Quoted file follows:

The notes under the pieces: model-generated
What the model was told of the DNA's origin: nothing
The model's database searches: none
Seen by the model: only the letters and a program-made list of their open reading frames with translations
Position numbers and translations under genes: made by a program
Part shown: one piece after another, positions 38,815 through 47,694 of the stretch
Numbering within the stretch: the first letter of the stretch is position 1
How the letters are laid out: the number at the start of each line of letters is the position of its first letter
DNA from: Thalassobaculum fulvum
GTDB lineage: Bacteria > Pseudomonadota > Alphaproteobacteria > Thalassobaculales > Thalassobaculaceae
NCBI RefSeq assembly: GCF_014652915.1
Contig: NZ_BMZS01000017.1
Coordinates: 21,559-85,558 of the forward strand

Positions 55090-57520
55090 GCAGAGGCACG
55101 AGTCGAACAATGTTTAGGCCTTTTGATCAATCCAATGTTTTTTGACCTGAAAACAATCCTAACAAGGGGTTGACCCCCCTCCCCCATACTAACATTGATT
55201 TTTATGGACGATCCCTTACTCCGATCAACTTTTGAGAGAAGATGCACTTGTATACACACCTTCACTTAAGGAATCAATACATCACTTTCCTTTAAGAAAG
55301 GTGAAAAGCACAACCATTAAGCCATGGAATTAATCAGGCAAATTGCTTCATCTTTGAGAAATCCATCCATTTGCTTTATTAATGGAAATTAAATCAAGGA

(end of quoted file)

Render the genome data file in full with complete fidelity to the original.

The notes under the pieces: model-generated
What the model was told of the DNA's origin: nothing
The model's database searches: none
Seen by the model: only the letters and a program-made list of their open reading frames with translations
Position numbers and translations under genes: made by a program
Part shown: one piece after another, positions 38,815 through 47,694 of the stretch
Numbering within the stretch: the first letter of the stretch is position 1
How the letters are laid out: the number at the start of each line of letters is the position of its first letter
DNA from: Thalassobaculum fulvum
GTDB lineage: Bacteria > Pseudomonadota > Alphaproteobacteria > Thalassobaculales > Thalassobaculaceae
NCBI RefSeq assembly: GCF_014652915.1
Contig: NZ_BMZS01000017.1
Coordinates: 21,559-85,558 of the forward strand

Positions 55090-57520
55090 GCAGAGGCACG
55101 AGTCGAACAATGTTTAGGCCTTTTGATCAATCCAATGTTTTTTGACCTGAAAACAATCCTAACAAGGGGTTGACCCCCCTCCCCCATACTAACATTGATT
55201 TTTATGGACGATCCCTTACTCCGATCAACTTTTGAGAGAAGATGCACTTGTATACACACCTTCACTTAAGGAATCAATACATCACTTTCCTTTAAGAAAG
55301 GTGAAAAGCACAACCATTAAGCCATGGAATTAATCAGGCAAATTGCTTCATCTTTGAGAAATCCATCCATTTGCTTTATTAATGGAAATTAAATCAAGGA